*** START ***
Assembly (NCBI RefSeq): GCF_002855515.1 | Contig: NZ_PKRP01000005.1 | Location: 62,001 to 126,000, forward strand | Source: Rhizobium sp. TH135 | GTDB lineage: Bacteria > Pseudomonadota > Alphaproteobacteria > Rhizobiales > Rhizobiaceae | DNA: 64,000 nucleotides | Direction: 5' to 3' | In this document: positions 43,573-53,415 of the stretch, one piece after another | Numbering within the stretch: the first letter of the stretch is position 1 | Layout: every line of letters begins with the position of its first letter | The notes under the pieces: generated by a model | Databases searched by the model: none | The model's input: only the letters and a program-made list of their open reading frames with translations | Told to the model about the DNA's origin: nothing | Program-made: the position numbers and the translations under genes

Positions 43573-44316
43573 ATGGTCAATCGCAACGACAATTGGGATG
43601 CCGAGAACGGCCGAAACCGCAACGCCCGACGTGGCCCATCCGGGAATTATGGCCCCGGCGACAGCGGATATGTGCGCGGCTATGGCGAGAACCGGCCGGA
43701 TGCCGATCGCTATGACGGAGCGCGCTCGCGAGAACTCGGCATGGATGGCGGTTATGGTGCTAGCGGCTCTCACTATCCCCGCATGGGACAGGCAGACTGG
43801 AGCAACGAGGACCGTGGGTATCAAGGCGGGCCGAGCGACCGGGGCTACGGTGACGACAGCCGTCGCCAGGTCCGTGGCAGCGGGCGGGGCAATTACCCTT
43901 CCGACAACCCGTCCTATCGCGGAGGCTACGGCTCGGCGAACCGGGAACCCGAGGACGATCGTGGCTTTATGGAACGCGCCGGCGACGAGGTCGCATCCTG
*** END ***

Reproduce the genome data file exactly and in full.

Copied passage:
Assembly (NCBI RefSeq): GCF_002855515.1 | Contig: NZ_PKRP01000005.1 | Location: 62,001 to 126,000, forward strand | Source: Rhizobium sp. TH135 | GTDB lineage: Bacteria > Pseudomonadota > Alphaproteobacteria > Rhizobiales > Rhizobiaceae | DNA: 64,000 nucleotides | Direction: 5' to 3' | In this document: positions 43,573-53,415 of the stretch, one piece after another | Numbering within the stretch: the first letter of the stretch is position 1 | Layout: every line of letters begins with the position of its first letter | The notes under the pieces: generated by a model | Databases searched by the model: none | The model's input: only the letters and a program-made list of their open reading frames with translations | Told to the model about the DNA's origin: nothing | Program-made: the position numbers and the translations under genes

Positions 43573-44316
43573 ATGGTCAATCGCAACGACAATTGGGATG
43601 CCGAGAACGGCCGAAACCGCAACGCCCGACGTGGCCCATCCGGGAATTATGGCCCCGGCGACAGCGGATATGTGCGCGGCTATGGCGAGAACCGGCCGGA
43701 TGCCGATCGCTATGACGGAGCGCGCTCGCGAGAACTCGGCATGGATGGCGGTTATGGTGCTAGCGGCTCTCACTATCCCCGCATGGGACAGGCAGACTGG
43801 AGCAACGAGGACCGTGGGTATCAAGGCGGGCCGAGCGACCGGGGCTACGGTGACGACAGCCGTCGCCAGGTCCGTGGCAGCGGGCGGGGCAATTACCCTT
43901 CCGACAACCCGTCCTATCGCGGAGGCTACGGCTCGGCGAACCGGGAACCCGAGGACGATCGTGGCTTTATGGAACGCGCCGGCGACGAGGTCGCATCCTG